When you’re ready to learn about sideloading, check out our guide on the subject here, which also includes links to our five must-have applications when sideloading. Keep in mind, however, that when sideloading apps that stream copyrighted content, you’ll want to keep yourself protected with a VPN (more on that in this very article!) It’s also important to know about the most important sideloadable application around: Kodi.
Originally launched over fifteen years ago as XBMC, Kodi works as a media center and home-theater PC client, allowing you to stream and watch content anywhere from around the world. Kodi has a fantastic interface, a great theming engine complete with tons of options, preferences, and appearances, and the ability to add applications from multiple sources using software repositories. This makes Kodi one of the most powerful media streaming applications available online, especially in a post-Windows Media Center world, and if you’re looking for something with plenty of power behind it, Kodi is the app for you. The app is available on dozens of different platforms including Windows, macOS, iOS, Android, and even Raspberry Pi.
If you’re still not sure if Kodi is the right platform for you, let’s put it this way: Kodi allows you to access all your favorite content, both through Apple and through other means, on one device. You can access videos, music, podcasts, and more, all directly from the internet. Meanwhile, Kodi also makes it easy to play back media files from your local storage and over your network, making it easy to stream content wirelessly that Amazon may not approve of streaming on their boxes. That said, with mainstream add-ons including options for Netflix, Spotify, and YouTube, you can pretty easily use Kodi to replace the entirety of Fire OS on your platform, instead switching over to streaming content through Kodi. We also, of course, have to address the elephant in the room: Kodi allows users to stream pirated content and TV streams, and while both Kodi and the writers at TechJunkie don’t support the use of a HTPC platform for illegal content, it’s a feature that millions of people use Kodi for all around the world
Kodi is absolutely a must-have application for the Fire Stick, so when you’re ready to install Kodi on your Fire Stick, check out our full guide here. Make sure you also check out our favorite builds for Kodi on Fire Stick, since builds help to make sure you consistently have something to watch on your device.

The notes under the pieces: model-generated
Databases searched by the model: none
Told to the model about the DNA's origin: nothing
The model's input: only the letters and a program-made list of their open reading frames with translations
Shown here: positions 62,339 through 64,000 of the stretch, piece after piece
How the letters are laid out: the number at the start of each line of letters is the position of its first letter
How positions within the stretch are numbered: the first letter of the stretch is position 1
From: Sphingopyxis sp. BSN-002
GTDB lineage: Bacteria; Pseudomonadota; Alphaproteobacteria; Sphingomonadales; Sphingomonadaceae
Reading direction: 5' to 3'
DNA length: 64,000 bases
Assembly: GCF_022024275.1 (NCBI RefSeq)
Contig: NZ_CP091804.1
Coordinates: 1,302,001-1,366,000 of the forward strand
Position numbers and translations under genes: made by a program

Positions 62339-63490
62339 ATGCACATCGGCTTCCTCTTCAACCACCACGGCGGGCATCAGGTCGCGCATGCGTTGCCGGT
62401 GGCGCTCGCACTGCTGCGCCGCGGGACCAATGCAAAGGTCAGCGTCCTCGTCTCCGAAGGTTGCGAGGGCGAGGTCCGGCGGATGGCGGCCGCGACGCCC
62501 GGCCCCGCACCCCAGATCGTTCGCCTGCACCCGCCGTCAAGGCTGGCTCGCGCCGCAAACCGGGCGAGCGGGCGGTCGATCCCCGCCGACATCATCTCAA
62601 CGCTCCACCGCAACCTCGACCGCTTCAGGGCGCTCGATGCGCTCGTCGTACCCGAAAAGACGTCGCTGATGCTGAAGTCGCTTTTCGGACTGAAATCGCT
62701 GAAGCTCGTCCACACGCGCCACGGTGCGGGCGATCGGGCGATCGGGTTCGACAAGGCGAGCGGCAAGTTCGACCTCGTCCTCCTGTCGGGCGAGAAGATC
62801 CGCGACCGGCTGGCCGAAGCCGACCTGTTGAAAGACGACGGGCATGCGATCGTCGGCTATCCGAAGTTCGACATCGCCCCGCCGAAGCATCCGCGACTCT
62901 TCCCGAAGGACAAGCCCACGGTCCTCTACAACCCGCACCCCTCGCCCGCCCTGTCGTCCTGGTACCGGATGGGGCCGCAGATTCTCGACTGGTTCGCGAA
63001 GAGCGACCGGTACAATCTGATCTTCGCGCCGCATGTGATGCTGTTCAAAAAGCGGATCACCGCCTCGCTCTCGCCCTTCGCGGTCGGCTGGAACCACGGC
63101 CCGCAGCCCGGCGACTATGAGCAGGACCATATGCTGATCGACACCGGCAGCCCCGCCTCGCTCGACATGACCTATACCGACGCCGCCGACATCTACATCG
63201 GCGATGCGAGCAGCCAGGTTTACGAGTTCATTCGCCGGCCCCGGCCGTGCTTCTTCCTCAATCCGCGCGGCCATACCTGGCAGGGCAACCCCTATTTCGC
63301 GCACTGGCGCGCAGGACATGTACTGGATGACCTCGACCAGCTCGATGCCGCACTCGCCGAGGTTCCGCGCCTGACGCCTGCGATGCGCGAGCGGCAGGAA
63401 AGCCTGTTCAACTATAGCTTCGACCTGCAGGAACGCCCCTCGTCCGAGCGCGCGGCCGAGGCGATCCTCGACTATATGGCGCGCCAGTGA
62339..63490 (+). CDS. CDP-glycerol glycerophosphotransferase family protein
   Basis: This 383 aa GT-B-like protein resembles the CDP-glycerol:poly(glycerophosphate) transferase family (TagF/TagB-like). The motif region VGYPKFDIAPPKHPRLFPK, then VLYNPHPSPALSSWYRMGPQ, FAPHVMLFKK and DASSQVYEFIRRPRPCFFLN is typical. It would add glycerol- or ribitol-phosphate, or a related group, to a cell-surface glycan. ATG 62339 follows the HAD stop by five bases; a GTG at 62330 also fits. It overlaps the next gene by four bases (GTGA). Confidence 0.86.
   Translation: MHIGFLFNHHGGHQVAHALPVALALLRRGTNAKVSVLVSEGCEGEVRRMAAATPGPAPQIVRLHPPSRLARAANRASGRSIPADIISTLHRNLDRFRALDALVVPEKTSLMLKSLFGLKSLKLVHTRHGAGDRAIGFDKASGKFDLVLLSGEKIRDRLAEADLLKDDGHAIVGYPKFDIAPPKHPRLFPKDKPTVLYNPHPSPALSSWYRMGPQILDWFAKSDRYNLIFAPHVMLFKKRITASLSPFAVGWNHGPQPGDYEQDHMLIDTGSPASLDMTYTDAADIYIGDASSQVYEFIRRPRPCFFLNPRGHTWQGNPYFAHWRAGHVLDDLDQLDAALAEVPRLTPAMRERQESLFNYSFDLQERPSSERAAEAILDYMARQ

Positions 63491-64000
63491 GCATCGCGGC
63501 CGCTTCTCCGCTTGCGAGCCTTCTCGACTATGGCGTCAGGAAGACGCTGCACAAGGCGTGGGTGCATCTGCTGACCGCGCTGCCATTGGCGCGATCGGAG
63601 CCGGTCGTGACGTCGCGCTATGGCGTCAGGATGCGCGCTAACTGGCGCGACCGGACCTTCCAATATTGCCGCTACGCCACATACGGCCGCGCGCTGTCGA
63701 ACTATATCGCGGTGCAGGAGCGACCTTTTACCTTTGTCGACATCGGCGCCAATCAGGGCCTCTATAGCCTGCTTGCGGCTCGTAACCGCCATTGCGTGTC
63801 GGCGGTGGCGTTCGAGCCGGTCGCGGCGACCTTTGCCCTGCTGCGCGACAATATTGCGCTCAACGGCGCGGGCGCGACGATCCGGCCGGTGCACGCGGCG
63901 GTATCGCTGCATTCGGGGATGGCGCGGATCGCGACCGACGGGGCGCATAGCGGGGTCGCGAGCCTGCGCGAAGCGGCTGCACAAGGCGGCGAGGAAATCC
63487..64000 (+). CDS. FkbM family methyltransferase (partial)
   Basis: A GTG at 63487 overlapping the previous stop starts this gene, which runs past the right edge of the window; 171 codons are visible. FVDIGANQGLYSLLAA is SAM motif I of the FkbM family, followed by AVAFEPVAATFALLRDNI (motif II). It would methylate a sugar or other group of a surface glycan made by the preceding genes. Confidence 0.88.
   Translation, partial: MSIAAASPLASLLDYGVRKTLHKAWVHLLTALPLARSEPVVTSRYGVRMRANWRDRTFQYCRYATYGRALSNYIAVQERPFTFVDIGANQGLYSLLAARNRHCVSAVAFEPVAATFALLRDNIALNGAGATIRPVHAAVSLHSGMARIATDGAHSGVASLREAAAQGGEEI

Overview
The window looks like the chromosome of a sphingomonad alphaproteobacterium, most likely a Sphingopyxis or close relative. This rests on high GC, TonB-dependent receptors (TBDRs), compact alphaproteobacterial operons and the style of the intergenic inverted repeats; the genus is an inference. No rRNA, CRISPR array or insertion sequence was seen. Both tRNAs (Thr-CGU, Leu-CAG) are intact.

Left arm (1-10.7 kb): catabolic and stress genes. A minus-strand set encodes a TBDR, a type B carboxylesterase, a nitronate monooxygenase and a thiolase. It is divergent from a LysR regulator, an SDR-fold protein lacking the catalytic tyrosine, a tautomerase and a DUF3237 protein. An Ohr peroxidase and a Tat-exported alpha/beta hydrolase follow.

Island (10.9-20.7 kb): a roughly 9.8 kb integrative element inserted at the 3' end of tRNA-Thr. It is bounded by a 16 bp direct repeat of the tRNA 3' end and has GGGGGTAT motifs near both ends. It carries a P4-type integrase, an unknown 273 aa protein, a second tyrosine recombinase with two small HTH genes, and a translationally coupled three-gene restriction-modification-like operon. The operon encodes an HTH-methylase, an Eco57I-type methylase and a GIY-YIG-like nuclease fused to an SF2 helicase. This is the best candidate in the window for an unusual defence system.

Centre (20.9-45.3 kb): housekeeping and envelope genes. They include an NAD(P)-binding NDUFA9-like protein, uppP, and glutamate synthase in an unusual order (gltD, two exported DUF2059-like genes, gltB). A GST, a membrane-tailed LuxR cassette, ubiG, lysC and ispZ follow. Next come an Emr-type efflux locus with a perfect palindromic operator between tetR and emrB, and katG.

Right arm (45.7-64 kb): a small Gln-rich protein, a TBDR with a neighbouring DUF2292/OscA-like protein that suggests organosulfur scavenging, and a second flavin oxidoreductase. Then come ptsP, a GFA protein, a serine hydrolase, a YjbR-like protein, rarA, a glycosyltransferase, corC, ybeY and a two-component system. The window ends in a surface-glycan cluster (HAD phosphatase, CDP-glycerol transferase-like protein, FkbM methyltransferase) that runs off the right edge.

Standard updates to Kodi don’t come out often. Minor revisions release, on average, once every couple of months, until development moves onto a fully new version of the application. For example, Kodi v17, codenamed Krypton, was released in March 2017, and throughout the rest of that year, the application was updated several times until finally ending on Kodi version 17.6. For over a full year, that has been the newest version of Kodi, while development was shifted over to Kodi v18, codenamed Leia. Now nearing release, anyone who has previously installed Kodi 17.6 or is about to install Kodi 17.6 will want to make sure they know how to update Kodi on their device, both for the upcoming release of Kodi 18, and for when incremental updates begin rolling out throughout 2019.
Updating Kodi on your device is a little different than updating Kodi on, say, a Windows laptop or an Android phone. In order to properly update Kodi, you’ll need to know the difference between a clean install and a quick install. Kodi updates aren’t much different than standard app installs on Fire Stick, so make sure you check out our guide here to learn more about updating Kodi on your Fire Stick, and stay tuned for more on Kodi 18 when it launches its first stable version later in 2019. Check out our guide on updating Kodi for more information.
Using a VPN
A VPN, or a Virtual Private Network, allows your Fire Stick (or any other device running the program) to connect to another server through a private tunnel secured on both ends of the device. When your VPN is active, instead of using the standard route between your PC or smartphone to access an article, video, or anything else online, the VPN uses the private tunnel to reach its destination. That tunnel is only decrypted at the starting and ending points of the destination, a function known as end-to-end encryption, so your PC and the web page know you’re there, but your ISP can’t view the content your seeing beyond a generic “data” level. With the help of a VPN, your ISP can’t see any of your activity—and therefore, also can’t sell your data to advertisers.